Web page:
CenturyLink founder synonym for success

Josh Dean

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The Student Success Center bears his name. Clarke Williams holds a special place of honor in the university and among the faculty and students. Williams was instrumental in helping bring development and entrepreneurship to not only the Monroe area but also the United States.

Williams was an alumnus of ULM back when it was known as the Northeast Center of Louisiana State University. He went on to found the telecom giant CenturyLink. 

During an event Wednesday on the seventh floor of the library, famed journalist Leo Honeycutt gave a brief presentation on the man and his legacy.

Honeycutt described Williams’ upbringing. Williams graduated Oakridge High School and eventually attended the Northeast Center of Louisiana State University where he graduated before serving as a crew chief during WWII.

Williams did not meet the health requirements to serve in the air force but did so regardless. After three years in the service, he returned to marry Mary Kathryn.

“He was a different man. He was extremely faithful and was never cynical. He was idealistic and positive in his outlook which led him to achieve much success,” Honeycutt said.

Williams was given ownership of the unprofitable Oak Ridge Telephone Company, which his parents owned, as a wedding gift. 

Williams toiled for many nights before finally seeing success.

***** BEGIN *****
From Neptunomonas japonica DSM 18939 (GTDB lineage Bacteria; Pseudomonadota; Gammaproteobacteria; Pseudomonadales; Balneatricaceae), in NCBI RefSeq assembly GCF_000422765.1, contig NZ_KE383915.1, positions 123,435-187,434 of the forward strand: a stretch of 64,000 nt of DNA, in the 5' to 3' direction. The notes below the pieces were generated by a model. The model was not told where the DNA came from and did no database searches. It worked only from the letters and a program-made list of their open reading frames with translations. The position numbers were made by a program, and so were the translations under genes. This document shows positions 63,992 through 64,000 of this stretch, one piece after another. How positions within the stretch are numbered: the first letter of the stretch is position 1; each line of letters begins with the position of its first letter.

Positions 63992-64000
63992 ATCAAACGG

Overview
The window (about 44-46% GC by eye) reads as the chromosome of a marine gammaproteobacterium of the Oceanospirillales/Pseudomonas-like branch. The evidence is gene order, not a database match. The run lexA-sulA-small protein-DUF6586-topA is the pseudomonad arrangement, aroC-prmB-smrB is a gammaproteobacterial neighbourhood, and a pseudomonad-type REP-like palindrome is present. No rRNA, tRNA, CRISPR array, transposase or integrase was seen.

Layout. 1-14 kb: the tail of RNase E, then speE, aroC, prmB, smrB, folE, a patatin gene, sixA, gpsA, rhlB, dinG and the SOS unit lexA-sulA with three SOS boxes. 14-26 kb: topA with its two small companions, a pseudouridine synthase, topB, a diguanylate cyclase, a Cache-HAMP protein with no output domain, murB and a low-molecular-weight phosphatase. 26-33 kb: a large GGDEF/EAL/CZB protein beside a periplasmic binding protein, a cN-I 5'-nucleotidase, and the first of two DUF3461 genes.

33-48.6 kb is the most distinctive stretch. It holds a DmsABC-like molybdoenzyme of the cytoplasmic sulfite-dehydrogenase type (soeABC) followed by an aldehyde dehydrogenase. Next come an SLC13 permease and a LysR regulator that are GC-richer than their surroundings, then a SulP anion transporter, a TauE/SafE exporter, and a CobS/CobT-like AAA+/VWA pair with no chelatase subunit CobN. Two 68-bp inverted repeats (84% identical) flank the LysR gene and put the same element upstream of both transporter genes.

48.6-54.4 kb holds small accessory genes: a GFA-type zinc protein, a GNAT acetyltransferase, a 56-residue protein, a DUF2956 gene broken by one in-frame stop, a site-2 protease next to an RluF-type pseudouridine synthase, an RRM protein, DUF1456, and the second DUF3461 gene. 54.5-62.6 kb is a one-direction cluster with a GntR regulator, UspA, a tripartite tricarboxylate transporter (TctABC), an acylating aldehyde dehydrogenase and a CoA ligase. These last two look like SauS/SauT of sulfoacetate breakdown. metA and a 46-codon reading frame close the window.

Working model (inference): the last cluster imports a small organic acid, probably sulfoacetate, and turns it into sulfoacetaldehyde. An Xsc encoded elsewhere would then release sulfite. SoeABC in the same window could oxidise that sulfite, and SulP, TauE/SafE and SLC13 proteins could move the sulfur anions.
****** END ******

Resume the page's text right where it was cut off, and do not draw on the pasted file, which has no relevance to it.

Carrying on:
This small company eventually evolved into CenturyLink, which is now one of only a few fortune 500 companies in Louisiana and the third largest telecommunications company in the United States.

Rabi Tiwari, a freshman computer science major, said he was impressed with Williams’ dedication.

“It’s amazing how he made a fortune 500 company beginning from the bottom up. There’s a lot I can take away from that,” Tiwari said.

Williams built his company on the premise of the Golden Rule and treating others with respect and dignity and was also a profound scholar of the Bible.

Williams’ spirituality influenced how he operated in the business arena, and Jong Mi Kim said she felt staying true to yourself is important.

“I like how he was spiritual and applied that to everything in his life,” said Kim, a freshman general studies major.

Carolyn Perry, one of Williams’ two daughters, said  preserving the memory of her father was important to her.

“This way his grandkids could know who he was. He was a man who put humilty first and success second,” Perry said.